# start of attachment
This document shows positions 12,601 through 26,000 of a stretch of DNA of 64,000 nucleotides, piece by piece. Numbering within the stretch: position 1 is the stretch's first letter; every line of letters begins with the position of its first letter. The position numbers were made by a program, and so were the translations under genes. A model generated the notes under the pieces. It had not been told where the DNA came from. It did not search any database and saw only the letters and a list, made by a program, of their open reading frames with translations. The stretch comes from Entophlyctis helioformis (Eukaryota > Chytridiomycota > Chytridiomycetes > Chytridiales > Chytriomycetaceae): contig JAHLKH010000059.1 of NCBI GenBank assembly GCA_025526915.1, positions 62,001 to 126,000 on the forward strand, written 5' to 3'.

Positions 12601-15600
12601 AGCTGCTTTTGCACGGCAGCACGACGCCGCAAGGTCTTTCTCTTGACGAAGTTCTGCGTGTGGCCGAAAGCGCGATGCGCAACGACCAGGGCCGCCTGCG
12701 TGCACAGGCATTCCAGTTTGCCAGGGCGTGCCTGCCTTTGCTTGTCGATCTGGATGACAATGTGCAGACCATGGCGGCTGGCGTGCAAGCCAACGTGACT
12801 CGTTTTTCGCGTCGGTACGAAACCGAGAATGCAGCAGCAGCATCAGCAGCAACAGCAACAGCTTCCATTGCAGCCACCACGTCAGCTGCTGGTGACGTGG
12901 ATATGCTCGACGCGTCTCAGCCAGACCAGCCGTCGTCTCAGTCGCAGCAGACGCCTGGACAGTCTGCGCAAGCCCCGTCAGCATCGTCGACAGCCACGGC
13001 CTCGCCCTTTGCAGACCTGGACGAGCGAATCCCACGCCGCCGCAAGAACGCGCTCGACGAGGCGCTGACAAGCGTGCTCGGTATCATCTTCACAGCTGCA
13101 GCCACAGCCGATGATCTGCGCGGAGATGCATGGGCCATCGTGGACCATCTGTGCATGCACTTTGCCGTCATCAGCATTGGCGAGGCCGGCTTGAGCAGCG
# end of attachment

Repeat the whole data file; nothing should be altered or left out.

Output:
This document shows positions 12,601 through 26,000 of a stretch of DNA of 64,000 nucleotides, piece by piece. Numbering within the stretch: position 1 is the stretch's first letter; every line of letters begins with the position of its first letter. The position numbers were made by a program, and so were the translations under genes. A model generated the notes under the pieces. It had not been told where the DNA came from. It did not search any database and saw only the letters and a list, made by a program, of their open reading frames with translations. The stretch comes from Entophlyctis helioformis (Eukaryota > Chytridiomycota > Chytridiomycetes > Chytridiales > Chytriomycetaceae): contig JAHLKH010000059.1 of NCBI GenBank assembly GCA_025526915.1, positions 62,001 to 126,000 on the forward strand, written 5' to 3'.

Positions 12601-15600
12601 AGCTGCTTTTGCACGGCAGCACGACGCCGCAAGGTCTTTCTCTTGACGAAGTTCTGCGTGTGGCCGAAAGCGCGATGCGCAACGACCAGGGCCGCCTGCG
12701 TGCACAGGCATTCCAGTTTGCCAGGGCGTGCCTGCCTTTGCTTGTCGATCTGGATGACAATGTGCAGACCATGGCGGCTGGCGTGCAAGCCAACGTGACT
12801 CGTTTTTCGCGTCGGTACGAAACCGAGAATGCAGCAGCAGCATCAGCAGCAACAGCAACAGCTTCCATTGCAGCCACCACGTCAGCTGCTGGTGACGTGG
12901 ATATGCTCGACGCGTCTCAGCCAGACCAGCCGTCGTCTCAGTCGCAGCAGACGCCTGGACAGTCTGCGCAAGCCCCGTCAGCATCGTCGACAGCCACGGC
13001 CTCGCCCTTTGCAGACCTGGACGAGCGAATCCCACGCCGCCGCAAGAACGCGCTCGACGAGGCGCTGACAAGCGTGCTCGGTATCATCTTCACAGCTGCA
13101 GCCACAGCCGATGATCTGCGCGGAGATGCATGGGCCATCGTGGACCATCTGTGCATGCACTTTGCCGTCATCAGCATTGGCGAGGCCGGCTTGAGCAGCG